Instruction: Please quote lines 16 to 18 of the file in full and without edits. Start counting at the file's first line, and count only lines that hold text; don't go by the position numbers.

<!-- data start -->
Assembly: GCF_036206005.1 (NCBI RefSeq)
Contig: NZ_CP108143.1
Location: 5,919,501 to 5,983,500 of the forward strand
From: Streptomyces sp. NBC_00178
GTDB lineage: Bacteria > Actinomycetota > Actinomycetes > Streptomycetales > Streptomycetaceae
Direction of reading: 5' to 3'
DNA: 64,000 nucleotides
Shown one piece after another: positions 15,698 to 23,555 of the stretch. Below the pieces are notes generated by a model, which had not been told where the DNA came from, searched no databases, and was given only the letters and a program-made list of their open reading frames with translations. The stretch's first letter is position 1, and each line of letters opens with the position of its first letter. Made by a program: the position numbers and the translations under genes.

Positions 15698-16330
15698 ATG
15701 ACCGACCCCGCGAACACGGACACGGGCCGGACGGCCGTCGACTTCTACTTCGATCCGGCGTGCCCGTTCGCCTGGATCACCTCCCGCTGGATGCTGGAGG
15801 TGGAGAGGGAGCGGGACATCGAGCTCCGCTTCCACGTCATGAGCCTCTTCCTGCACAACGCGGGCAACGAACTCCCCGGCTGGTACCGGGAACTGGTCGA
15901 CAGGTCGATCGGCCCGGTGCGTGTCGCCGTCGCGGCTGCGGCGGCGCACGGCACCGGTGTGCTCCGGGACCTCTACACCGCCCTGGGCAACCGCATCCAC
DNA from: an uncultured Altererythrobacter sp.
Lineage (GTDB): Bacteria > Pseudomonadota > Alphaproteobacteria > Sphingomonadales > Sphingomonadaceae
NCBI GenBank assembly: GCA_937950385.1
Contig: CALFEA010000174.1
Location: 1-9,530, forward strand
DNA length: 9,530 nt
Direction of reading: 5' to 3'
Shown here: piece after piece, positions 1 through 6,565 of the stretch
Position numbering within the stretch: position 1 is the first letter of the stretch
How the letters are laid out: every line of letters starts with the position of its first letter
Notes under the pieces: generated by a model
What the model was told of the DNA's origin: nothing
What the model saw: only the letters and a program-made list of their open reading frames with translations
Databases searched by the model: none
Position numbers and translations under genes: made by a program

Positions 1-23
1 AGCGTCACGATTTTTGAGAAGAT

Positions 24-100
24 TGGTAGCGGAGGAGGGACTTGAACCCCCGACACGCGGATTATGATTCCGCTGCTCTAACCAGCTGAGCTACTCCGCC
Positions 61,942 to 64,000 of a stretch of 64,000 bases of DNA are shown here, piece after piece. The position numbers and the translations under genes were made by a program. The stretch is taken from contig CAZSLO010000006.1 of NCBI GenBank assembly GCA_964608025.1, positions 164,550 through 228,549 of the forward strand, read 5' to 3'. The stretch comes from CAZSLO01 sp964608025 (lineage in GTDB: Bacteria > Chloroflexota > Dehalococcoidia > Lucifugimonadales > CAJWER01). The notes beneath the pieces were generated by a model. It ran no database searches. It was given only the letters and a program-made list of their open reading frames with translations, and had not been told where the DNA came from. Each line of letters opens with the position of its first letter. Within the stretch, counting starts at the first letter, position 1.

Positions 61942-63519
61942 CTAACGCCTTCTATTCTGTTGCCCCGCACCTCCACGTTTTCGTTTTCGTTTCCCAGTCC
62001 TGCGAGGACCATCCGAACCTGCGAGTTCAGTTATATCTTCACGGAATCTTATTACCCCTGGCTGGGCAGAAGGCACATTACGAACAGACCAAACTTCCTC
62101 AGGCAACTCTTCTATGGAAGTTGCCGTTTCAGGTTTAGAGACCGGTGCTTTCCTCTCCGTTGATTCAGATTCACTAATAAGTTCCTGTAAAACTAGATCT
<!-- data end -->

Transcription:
NCBI GenBank assembly: GCA_937950385.1
Contig: CALFEA010000174.1
Location: 1-9,530, forward strand